Line-jumping is so bad that Long Beach is partially abandoning vaccine reservation system 

Long Beach health officials have partially abandoned a state-run COVID-19 vaccine appointment system because it was letting too many ineligible people sign up for shots.

The state’s reservation system was so porous that city-run clinics would have leftover vaccine doses after screening out people who tried to jump the line, a city spokeswoman said.

To combat this, the city on Thursday invited seniors 65 years and older to simply wait in line at the city’s Convention Center to potentially get vaccinated without having an appointment. Today, the city is hosting a similar event for food workers from 11 a.m. to 5 p.m. at the Convention Center. They will be administering 500 shots to whoever gets there first and can show they are eligible.

Jennifer Rice Epstein, the spokeswoman for Long Beach, said the city was hosting these types of events because they were turning away so many people who’d been able to book appointments for shots but then weren’t able to prove they were eligible when they arrived.

Debra Beitler gives Sandra Umali her COVID-19 vaccine as the Long Beach Convention Center. Photo by Thomas R. Cordova.

Currently, the only people allowed to get vaccines in Long Beach are health care and emergency response workers, those 65 and older, food and agriculture workers and those in education.

The city has been—and still is—directing those people to book appointments through the state’s MyTurn or CalVax website, but local officials have said the website doesn’t properly screen out ineligible people and allows anyone with a link to that day’s appointments to reserve a spot.

Because the site is state-run, Long Beach Health Department Director Kelly Colopy said the city is not able to control how many people are sharing links to appointment slots or how they are screened before signing up. After a person is directed to the state’s website, they are asked to check a box identifying their eligibility group, but they can simply select “other” or “other essential worker” without any verification.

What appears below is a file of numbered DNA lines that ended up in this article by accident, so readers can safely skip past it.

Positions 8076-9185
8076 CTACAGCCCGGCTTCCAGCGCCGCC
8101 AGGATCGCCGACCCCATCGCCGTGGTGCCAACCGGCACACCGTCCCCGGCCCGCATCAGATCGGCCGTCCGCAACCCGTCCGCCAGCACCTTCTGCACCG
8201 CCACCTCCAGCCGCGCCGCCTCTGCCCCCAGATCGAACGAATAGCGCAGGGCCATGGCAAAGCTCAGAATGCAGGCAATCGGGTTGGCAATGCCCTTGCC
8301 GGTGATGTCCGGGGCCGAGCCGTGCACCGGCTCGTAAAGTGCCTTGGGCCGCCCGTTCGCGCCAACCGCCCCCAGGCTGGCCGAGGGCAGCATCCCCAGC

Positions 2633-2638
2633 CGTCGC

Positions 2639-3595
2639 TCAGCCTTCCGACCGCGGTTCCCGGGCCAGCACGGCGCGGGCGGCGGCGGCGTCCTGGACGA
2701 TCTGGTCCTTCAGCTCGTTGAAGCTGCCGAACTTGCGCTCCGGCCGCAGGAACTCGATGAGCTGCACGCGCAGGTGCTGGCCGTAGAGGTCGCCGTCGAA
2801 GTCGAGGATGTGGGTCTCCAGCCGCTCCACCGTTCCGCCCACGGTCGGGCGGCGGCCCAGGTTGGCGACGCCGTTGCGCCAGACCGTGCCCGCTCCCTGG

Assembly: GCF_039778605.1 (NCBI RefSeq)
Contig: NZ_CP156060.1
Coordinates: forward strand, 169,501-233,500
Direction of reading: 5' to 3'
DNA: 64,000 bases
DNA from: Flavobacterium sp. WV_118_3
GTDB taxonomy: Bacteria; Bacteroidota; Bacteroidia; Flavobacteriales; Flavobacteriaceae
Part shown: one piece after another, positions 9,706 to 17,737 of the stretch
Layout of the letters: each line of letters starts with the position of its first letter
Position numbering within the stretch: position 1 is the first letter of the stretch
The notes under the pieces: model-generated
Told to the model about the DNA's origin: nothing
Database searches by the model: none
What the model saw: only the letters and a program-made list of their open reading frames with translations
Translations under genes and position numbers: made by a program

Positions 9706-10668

This means city workers have to screen people at vaccination sites and turn away those who don’t qualify. In some cases, ineligible people have slipped through the cracks. It’s unclear how many.

However, the city also turned away so many ineligible people that there was sometimes an abundance of leftover shots, according to Epstein.

“We have had to turn many folks away due to link sharing so we weren’t using as much vaccine as we had planned to,” she said in an email.

This prompted the decision on Thursday to open up 500 no-appointment-needed slots for seniors as long as they could prove they lived in Long Beach, Epstein said.

Any eligible people left waiting in line once the city ran out of vaccines received help to sign up for an appointment at a later date, according to Epstein.

“We also hope this will help bring out more folks for whom the registration process is difficult; we’ll sign them up on site,” she said.

Officials have been sounding the alarm for weeks now about the issues presented in the vaccine appointment system.

Problems are rampant throughout the state, and as Los Angeles County prepares to make more groups of people eligible for the vaccine, officials have pleaded with people to wait their turn and not try to jump the line.

LA County Public Health Director Barbara Ferrer said health officials “constantly get reports” about people gaming the state’s MyTurn system to make appointments regardless of their eligibility.

“If you were able to make an appointment but you’re not in one of the eligible groups, please cancel your appointment,” she said. “Don’t take away an appointment from an eligible worker and please don’t come to the vaccination site, because you will need to be turned away.”

The porous reservation system also adds to the problem of vaccine equity. The Los Angeles Time reported that people in more affluent neighborhoods were making appointments to receive vaccines intended for people in underserved communities.

On Thursday, Gov. Gavin Newsom announced this the state will begin setting aside 40% of all vaccine doses for the state’s most vulnerable neighborhoods in an effort to inoculate people most at risk from the coronavirus and get the state’s economy open more quickly.

The doses will be spread out among 400 ZIP codes with about 8 million people eligible for shots. Many of the neighborhoods are concentrated in LA County and the Central Valley. The areas are considered most vulnerable based on metrics such as household income, education level, housing status and access to transportation.

Staff writer Kelly Puente, City News Service and the Associated Press contributed to this report.

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